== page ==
In every class, there is one kid who seems to attract bullies. At Mill Valley Middle School, that kid is eighth grader Tristan Bloch. Day after day, he eats lunch in the guidance counselor’s office, wearing the same yellow sweatpants. Fellow classmate Callie absentmindedly accepts an origami bird from Tristan, one of the dozens that he obsessively folds each day. But, to Callie’s shock, Tristan responds a few days later by sending her an eloquent love letter. Callie shares the letter with her BFF, Abigail, who in turn shows it to popular jock Ryan. On Facebook, Ryan and some of his buddies start deriding Tristan, with Abigail and other classmates piling on. Just before the end of eighth grade, Tristan kills himself. Readers catch up with these same kids for their junior and senior years of high school. The memory of Tristan seems to have faded, but his death has clearly left its mark. The rest of the book is told from the third-person perspectives of various students and teachers, revealing their suppressed grief and guilt. Each new protagonist offers such a unique point of view that the title reads like connected short stories. Despite the gritty, realistic theme, there is plenty of sly wit, such as when junior David Chu struggles with the strategies for SAT success. (“Pronouns: Mr. Ellison does not like He. He does not like You.”) Debut novelist Johnson creates full-bodied characters who are impulsive, irrational, and never beyond redemption. She submerges readers in a complex tale told with beautiful prose and raw emotion, focusing on a danger that adolescents know too well—the hubris of youth. VERDICT For those who appreciate dark, intense reads.–Diane Colson, City College, Gainesville, FL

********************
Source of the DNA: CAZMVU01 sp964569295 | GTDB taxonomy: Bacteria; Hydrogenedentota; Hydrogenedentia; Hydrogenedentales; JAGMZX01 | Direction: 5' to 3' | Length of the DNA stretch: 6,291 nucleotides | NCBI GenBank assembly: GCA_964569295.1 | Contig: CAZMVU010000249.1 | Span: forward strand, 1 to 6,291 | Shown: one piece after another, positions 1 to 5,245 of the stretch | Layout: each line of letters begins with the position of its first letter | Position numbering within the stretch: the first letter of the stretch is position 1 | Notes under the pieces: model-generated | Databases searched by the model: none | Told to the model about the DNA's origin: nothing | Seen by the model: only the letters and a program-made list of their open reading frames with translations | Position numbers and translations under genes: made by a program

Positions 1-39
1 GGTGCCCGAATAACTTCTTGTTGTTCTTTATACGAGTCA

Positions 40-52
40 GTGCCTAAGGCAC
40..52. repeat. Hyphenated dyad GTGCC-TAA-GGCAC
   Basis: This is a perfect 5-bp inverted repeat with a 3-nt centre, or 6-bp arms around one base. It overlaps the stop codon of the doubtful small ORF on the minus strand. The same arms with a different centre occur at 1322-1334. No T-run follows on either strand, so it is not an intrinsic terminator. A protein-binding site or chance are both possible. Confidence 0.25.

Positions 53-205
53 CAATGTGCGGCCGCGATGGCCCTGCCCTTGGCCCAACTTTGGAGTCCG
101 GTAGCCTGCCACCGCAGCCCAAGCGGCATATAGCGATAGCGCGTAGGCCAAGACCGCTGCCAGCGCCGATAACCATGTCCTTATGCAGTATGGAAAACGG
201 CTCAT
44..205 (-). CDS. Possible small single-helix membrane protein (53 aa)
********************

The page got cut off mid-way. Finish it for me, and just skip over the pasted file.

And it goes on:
ShadowKOSTOVA, Elizabeth. The Shadow Land. 496p. Ballantine. Apr. 2017. Tr $28. ISBN 9780345527868.